0
$\begingroup$

For example, how could I prove that the following language is deletion closed:

{$a^k$$b^j$ : $j$, $k$ $\geqslant$ 0}

The reason seems obvious to me, I just can't see a way to prove it.

$\endgroup$
  • 2
    $\begingroup$ If you can't prove it it's not obvious. What have you tried and where did you get stuck? (What is "deletion closed"?) $\endgroup$ – Raphael Nov 21 '15 at 20:02
  • 2
    $\begingroup$ I encourage you to edit the question to include the definition of "deletion closed" in the question. $\endgroup$ – D.W. Nov 21 '15 at 22:29
3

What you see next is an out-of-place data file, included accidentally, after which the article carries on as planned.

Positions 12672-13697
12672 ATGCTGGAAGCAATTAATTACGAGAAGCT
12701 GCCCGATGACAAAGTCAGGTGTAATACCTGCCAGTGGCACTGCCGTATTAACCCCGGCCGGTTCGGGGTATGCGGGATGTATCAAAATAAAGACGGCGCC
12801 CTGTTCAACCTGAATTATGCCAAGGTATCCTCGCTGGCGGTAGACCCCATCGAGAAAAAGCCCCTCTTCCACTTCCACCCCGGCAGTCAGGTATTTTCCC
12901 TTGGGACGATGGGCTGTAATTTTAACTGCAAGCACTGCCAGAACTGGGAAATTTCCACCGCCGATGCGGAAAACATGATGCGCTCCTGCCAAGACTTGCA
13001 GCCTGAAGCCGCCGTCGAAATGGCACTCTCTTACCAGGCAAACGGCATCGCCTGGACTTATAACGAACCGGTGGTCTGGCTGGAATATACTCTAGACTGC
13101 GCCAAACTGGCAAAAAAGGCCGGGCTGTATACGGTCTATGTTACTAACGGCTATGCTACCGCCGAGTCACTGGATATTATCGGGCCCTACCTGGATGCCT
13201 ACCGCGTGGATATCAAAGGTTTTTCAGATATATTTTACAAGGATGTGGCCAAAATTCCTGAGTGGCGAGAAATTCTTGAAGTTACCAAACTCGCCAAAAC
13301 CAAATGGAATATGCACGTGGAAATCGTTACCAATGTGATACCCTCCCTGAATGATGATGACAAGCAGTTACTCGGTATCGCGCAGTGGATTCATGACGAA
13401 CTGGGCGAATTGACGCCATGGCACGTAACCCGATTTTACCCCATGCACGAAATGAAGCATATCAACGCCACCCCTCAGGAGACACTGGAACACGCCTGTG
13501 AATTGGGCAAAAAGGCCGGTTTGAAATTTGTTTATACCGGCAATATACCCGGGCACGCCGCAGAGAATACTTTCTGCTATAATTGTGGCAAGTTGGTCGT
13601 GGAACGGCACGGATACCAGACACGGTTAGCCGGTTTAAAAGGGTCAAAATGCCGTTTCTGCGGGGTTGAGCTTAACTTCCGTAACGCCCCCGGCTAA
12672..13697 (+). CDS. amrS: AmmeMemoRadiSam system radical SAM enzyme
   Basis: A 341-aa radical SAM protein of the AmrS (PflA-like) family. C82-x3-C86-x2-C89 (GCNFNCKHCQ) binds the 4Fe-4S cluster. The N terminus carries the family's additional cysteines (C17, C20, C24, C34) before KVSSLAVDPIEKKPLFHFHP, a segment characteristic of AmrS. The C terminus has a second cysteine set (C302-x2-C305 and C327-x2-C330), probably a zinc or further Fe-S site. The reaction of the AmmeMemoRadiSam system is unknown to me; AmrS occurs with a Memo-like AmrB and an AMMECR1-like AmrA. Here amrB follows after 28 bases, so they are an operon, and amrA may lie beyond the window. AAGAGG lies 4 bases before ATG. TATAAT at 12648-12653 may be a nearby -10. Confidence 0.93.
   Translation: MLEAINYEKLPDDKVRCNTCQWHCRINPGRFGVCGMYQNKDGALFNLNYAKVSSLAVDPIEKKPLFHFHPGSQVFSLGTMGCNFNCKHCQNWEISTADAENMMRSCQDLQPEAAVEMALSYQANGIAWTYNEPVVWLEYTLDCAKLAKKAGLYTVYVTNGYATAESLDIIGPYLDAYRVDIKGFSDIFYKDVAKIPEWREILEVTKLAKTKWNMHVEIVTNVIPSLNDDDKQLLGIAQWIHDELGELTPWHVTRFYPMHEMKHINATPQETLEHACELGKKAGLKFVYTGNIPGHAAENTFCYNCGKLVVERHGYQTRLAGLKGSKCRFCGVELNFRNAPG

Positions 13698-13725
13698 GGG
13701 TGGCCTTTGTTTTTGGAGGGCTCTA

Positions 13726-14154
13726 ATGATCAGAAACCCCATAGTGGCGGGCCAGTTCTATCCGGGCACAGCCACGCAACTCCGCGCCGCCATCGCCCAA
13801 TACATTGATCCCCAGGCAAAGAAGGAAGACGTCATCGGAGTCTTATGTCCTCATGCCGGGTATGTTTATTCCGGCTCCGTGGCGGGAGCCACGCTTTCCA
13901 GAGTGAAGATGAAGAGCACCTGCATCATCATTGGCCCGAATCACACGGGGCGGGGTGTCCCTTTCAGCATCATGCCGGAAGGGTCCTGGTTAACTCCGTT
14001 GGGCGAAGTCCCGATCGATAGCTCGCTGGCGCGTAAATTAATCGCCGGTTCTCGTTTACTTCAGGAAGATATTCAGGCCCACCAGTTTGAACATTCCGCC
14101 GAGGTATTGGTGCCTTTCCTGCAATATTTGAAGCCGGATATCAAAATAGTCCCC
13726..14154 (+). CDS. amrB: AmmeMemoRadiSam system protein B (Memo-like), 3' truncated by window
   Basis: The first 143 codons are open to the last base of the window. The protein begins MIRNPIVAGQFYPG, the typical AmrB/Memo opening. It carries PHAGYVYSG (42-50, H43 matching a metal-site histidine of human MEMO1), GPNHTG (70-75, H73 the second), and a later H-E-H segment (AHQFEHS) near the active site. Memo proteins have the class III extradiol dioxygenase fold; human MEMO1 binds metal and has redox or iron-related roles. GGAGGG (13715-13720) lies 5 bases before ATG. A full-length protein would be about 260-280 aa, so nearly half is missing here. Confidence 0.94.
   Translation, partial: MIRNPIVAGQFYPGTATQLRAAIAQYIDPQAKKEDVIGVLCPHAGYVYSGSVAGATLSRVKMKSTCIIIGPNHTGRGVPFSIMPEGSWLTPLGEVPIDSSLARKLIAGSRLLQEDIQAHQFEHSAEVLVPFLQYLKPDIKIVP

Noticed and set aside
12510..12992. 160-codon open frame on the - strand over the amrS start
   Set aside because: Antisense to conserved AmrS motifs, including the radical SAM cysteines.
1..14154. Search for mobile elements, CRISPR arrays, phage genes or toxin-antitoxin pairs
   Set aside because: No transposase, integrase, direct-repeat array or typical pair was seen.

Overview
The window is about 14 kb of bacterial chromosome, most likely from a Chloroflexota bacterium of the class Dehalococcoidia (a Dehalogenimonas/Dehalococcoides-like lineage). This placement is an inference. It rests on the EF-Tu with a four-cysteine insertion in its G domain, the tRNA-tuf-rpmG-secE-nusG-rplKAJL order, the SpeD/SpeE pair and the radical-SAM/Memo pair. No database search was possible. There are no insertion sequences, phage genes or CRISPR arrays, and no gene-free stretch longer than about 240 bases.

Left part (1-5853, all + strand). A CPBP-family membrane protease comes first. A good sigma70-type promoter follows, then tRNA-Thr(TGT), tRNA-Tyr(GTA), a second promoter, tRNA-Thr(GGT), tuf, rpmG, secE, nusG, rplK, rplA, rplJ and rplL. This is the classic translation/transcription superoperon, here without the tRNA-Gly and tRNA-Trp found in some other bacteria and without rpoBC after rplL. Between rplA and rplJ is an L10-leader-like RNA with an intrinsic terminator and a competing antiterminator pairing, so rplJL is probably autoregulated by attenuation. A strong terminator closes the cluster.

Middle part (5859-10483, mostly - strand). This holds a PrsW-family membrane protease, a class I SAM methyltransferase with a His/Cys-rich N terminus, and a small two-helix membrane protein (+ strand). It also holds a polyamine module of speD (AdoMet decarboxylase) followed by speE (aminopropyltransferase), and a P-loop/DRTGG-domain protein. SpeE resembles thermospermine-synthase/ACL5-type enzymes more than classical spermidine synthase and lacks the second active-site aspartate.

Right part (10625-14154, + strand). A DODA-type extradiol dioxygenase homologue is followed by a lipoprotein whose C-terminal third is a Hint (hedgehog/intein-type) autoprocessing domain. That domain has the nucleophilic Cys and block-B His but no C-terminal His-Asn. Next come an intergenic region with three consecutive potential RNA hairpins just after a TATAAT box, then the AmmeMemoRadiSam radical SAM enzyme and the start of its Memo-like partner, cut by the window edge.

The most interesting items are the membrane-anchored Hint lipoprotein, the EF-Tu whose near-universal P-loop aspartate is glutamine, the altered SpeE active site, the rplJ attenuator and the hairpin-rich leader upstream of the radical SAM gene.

$\begingroup$

You'd prove that a language $L$ is deletion-closed as follows.

Consider a word $w\in L$ and let $w = w_1\dots w_\ell$. Now, for any $r$ and $s$ with $1\leq r\leq s\leq \ell$, consider the word $w' = w_1\dots w_{r-1}w_{s+1}\dots w_\ell$, i.e., the word that results from deleting the substring $w_r\dots w_s$ from $w$. We have $w'\in L$ because [some argument that will be specific to the language $L$ you're working with].

| cite | improve this answer | |
$\endgroup$

Your Answer

By clicking “Post Your Answer”, you agree to our terms of service, privacy policy and cookie policy

Not the answer you're looking for? Browse other questions tagged or ask your own question.